Leadership : Morale As A Reflection On Leadership

Brian Canning's first foray into the automotive industry was as a Goodyear service manager in suburban Washington, DC. Over the next several years, he enjoyed a successful management career that ultimately led to his overseeing several stores and then the entire sales region. Currently, Canning works as a leadership and management coach with the Automotive Management Institute (ATI), where he interacts with shop owners and managers in the automotive service and tire industries. He adds that he is a passionate student of leadership in all of its forms.

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Several years ago, as a fairly large company that I was working for struggled with ownership and significant financial issues, I had the President of the company ask me to explain concerns with morale I had expressed in a weekly staffing and operations report. I went on for several minutes because I truly believed these issues were having an effect on my region and the employees I was responsible for. In mid sentence, half way into my explanation, the company’s chief executive, my ultimate boss, impatiently cut me off and asked, half sarcastically, “Has anyone quit yet?” I would love to tell you that he was kidding or that he misunderstood what I was trying to say or the seriousness of what I had observed but ultimately he asked the exact question he wanted to ask. As far as he was concerned that unless we were suffering a mass exodus, morale was not an issue and that we needed to move on.

Perhaps believing that I had somehow miscommunicated or not quite believing what I had heard, I tried to re-explain to restate the urgency of what I was observing. I looked around the table at the other regional managers and the General Manager for support but they were much quicker at reading the situation or maybe just smarter and all of them seemed to have a sudden interest in the pattern on the carpet underneath the table. No help or support there. That stands out to me as a watershed moment and though the company did not survive those ownership and financial issues, I remain astounded by the narrow minded stupidity. Morale matters!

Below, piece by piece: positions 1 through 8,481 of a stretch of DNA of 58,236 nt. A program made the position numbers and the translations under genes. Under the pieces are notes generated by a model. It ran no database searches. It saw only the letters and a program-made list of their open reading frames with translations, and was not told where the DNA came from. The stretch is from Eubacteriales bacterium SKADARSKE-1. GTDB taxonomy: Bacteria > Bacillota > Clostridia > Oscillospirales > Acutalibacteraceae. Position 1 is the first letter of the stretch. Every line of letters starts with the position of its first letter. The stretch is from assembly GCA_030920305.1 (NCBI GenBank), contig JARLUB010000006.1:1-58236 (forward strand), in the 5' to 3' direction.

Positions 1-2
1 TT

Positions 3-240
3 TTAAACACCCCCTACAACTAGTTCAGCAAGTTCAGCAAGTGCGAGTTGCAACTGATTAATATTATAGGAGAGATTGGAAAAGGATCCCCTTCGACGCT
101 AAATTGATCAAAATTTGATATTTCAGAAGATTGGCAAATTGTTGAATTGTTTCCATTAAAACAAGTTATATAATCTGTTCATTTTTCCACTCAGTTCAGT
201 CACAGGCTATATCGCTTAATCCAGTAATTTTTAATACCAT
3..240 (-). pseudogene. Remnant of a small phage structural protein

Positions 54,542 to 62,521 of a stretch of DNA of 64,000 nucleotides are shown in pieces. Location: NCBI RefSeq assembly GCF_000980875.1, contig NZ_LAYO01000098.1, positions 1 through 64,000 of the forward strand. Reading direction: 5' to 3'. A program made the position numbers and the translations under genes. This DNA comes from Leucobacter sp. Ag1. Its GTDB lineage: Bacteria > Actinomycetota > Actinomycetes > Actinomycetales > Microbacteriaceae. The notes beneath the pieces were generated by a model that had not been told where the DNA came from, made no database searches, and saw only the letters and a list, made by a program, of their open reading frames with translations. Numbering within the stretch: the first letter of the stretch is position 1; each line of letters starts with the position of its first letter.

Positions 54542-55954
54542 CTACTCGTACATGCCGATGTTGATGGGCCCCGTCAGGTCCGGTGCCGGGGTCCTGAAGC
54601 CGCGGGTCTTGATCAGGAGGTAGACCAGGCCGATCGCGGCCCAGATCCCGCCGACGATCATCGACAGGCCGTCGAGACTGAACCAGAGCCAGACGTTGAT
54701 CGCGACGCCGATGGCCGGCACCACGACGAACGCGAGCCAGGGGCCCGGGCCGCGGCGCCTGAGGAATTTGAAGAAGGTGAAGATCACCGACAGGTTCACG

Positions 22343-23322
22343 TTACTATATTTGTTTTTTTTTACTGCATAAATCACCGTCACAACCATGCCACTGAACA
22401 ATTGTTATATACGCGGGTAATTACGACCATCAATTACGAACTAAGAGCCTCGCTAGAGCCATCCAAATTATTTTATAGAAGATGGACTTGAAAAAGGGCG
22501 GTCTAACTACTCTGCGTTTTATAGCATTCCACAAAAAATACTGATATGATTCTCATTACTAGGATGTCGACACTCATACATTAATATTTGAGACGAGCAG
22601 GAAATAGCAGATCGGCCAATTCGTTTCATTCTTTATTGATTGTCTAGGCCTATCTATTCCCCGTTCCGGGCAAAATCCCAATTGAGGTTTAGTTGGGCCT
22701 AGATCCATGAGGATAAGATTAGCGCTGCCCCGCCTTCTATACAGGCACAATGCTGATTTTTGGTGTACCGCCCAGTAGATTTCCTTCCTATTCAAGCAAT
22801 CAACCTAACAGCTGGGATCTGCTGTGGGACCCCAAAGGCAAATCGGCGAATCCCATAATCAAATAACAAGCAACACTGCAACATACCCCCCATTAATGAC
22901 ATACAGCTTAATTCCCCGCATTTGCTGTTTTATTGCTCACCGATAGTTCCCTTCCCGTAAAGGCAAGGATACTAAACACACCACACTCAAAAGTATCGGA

Resisting the temptation to pull some moment from history where an outnumbered group, armed only with sling shots and high morale, were able to win the battle, save the day and overthrow the tyrant king, I would simply note that the search for examples of where morale has had a decisive factor in how something turned out are numerous beyond counting. In more practical terms I would note that teams that have high morale are always more productive, always have lower rates of illness (and death), and always have lower turnover. It would seem that morale is important and it would seem that high morale is something worth striving for. A damn shame you can’t buy it or grow it or steal it from the successful shop down the street. A very strange one in and among all of this is limits. Most people respond very well to knowing their limits (both physical and behavioral), knowing the rules and knowing what is expected. It seems that if we construct a job for our employees with all the limits and rules and penalties, we seem to go a long way toward assuring good morale. Those crazy human beings that make up our staffs apparently like knowing what to expect from us and the job, what is expected of them and strangest of all, they like to know how they are doing against all these expectations. In other words they want structure and they want reassurance. How unreasonable is that?